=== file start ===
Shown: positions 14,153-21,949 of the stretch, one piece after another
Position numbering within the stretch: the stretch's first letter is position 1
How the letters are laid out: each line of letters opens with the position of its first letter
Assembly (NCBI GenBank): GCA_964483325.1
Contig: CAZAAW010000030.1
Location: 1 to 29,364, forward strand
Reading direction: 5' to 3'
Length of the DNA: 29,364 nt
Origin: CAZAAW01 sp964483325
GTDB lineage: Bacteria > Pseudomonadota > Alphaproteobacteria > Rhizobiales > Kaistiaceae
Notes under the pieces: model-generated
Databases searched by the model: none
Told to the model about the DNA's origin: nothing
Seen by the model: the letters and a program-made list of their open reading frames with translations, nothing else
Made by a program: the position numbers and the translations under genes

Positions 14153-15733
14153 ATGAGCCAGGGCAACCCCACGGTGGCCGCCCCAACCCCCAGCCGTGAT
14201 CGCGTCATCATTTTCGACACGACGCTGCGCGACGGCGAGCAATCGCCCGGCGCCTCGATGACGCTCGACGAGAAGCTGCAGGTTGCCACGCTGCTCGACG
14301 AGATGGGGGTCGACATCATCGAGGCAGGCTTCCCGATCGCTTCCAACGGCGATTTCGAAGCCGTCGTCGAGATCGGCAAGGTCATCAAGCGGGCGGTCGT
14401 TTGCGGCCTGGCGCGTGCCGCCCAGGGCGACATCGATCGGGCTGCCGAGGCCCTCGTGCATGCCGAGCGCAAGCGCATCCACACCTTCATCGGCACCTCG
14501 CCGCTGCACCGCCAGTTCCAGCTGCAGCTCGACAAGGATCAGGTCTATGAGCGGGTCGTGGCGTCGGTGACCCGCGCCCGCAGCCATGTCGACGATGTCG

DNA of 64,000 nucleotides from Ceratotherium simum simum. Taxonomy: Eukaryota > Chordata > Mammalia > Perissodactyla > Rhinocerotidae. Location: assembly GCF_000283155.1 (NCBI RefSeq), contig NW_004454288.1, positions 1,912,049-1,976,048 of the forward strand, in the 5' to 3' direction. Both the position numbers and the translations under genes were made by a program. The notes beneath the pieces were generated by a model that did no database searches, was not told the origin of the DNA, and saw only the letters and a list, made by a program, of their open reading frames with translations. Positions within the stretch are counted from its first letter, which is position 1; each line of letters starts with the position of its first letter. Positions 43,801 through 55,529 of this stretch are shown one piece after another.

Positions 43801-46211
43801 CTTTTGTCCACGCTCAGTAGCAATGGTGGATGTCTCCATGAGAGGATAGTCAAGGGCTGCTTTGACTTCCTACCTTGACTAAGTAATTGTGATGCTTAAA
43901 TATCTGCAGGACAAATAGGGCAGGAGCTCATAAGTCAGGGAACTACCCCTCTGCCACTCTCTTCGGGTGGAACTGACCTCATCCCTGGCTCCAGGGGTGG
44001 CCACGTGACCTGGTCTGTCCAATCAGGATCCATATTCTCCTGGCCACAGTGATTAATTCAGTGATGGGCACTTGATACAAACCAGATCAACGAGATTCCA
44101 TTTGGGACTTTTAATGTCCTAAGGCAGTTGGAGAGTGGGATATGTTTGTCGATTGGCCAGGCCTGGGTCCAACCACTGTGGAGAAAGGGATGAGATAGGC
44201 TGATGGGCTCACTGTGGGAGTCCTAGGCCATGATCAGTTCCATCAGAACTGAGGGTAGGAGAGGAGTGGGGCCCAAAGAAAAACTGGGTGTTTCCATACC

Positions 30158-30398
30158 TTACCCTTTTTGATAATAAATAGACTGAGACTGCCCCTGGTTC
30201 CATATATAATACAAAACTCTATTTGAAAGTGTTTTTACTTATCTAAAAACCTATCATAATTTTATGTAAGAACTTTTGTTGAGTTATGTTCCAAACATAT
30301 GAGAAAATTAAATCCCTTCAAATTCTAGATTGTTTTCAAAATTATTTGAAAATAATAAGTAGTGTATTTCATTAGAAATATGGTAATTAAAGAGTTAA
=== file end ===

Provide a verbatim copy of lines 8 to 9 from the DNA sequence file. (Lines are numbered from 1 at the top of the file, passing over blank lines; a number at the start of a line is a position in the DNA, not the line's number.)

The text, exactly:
Length of the DNA: 29,364 nt
Origin: CAZAAW01 sp964483325